China on course to a promis­ing future

Global Times US Edition - - FORUM -

Ed­i­tor’s Note:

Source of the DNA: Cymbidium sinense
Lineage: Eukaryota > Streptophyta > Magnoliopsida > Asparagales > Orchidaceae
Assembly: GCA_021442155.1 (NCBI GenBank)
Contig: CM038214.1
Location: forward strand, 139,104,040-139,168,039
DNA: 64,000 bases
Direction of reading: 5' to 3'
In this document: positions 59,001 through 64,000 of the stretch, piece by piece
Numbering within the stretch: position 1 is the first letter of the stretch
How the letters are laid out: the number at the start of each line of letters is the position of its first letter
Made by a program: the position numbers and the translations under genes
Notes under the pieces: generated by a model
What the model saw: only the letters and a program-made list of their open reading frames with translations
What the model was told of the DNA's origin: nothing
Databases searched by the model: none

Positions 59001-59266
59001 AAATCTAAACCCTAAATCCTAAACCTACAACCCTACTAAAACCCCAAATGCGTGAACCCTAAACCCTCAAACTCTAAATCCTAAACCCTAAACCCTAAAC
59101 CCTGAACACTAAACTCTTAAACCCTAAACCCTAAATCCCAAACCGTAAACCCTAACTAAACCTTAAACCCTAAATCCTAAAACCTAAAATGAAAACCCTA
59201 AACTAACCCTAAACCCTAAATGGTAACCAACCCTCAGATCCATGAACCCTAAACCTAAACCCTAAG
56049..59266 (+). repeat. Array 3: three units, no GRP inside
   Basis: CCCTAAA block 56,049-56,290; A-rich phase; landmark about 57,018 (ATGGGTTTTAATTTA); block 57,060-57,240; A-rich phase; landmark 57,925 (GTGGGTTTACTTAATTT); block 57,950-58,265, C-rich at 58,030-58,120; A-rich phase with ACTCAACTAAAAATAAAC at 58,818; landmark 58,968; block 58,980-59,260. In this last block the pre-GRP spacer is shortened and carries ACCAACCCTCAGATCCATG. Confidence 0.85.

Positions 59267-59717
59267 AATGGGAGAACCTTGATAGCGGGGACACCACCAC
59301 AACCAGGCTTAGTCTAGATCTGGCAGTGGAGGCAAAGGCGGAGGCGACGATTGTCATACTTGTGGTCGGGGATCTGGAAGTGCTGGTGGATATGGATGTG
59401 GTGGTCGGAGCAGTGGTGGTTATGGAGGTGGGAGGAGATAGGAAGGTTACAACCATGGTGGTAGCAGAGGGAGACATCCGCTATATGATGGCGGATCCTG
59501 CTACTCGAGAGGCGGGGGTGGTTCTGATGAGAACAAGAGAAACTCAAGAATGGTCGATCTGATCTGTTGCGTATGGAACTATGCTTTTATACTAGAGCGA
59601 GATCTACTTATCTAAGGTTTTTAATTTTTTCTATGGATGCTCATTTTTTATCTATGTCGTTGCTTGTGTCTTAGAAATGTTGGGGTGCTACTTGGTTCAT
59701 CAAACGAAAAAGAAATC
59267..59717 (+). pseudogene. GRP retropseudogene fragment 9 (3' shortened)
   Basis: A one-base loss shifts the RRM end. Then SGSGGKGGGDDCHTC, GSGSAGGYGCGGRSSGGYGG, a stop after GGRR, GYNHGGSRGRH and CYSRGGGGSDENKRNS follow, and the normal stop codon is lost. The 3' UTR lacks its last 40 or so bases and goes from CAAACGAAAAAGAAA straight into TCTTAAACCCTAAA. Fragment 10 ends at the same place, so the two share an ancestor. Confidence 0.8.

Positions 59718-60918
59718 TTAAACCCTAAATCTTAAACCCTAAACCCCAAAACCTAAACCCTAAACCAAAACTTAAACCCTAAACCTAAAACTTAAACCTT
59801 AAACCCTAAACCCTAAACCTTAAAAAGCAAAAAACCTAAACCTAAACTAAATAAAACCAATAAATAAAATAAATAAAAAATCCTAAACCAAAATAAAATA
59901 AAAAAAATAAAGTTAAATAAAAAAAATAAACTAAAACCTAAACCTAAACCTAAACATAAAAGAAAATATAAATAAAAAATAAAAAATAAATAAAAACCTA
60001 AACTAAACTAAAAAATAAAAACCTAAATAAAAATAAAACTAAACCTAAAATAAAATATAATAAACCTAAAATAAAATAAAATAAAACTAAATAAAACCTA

2019 marks the 70th an­niver­sary of the found­ing of the Peo­ple’s Repub­lic of China (PRC). How far is China away from re­al­iz­ing its re­ju­ve­na­tion? How hard will the process be? How will China’s devel­op­ment in­flu­ence the world in the future? Global Times (GT) re­porter Li Qingqing in­ter­viewed Pro­fes­sor Danilo Türk (Türk), for­mer pres­i­dent of the Repub­lic of Slove­nia from 2007 to 2012 and a se­nior vis­it­ing fel­low at the Chongyang In­sti­tute for Fi­nan­cial Stud­ies, Ren­min Univer­sity of China, on these is­sues. GT: How far is China away from its na­tional re­ju­ve­na­tion? Türk: The con­cept of re­ju­ve­na­tion is very de­mand­ing. Only Chi­nese peo­ple know what re­ju­ve­na­tion requires. I be­lieve re­ju­ve­na­tion means dif­fer­ent things to dif­fer­ent peo­ple, and noth­ing is en­tirely defined. Every­body needs to find his or her place in the long process of re­ju­ve­na­tion. So, one has to see re­ju­ve­na­tion as a long march. China has 5,000 years of his­tory and re­ju­ve­na­tion may take a few decades. The needs of the peo­ple should be taken into ac­count. It is not clear what peo­ple re­ally need once a stan­dard is achieved, so it requires con­stant reeval­u­a­tion. In a coun­try that has been de­vel­op­ing quickly, what was needed yesterday may not be suf­fi­cient to­mor­row. China has to see it­self as part of the world, and re­ju­ve­na­tion also re­lates to how China de­vel­ops its re­la­tion­ship with the rest of the world. The China-pro­posed Belt and Road Ini­tia­tive (BRI) is a good be­gin­ning. But it would take many decades and would change the world as a whole. Thus, chang­ing the world is part of China’s re­ju­ve­na­tion. GT: What dif­fi­cul­ties will China en­counter dur­ing the process of its ris­ing? Türk: There might be dif­fi­cul­ties both do­mes­ti­cally and in­ter­na­tion­ally. Do­mes­ti­cally, coun­tries that have devel­oped quickly like China face a pe­riod called the mid­dle-income trap. When peo­ple are brought out of poverty, their en­tire life changes. Then the question is how to avoid stag­na­tion, because devel­op­ment should not stay at the level of mid­dle income or lower-mid­dle income. Ex­pec­ta­tions are high. China has devel­oped it­self into a lead­ing tech­no­log­i­cal power, and I be­lieve many of these an­swers de­pend on new tech­nolo­gies and re­or­ga­nized pro­duc­tion. How to move from pro­duc­tion to brands? There are only a few Chi­nese brands known glob­ally and there have to be many more to in­te­grate China with the rest of the world.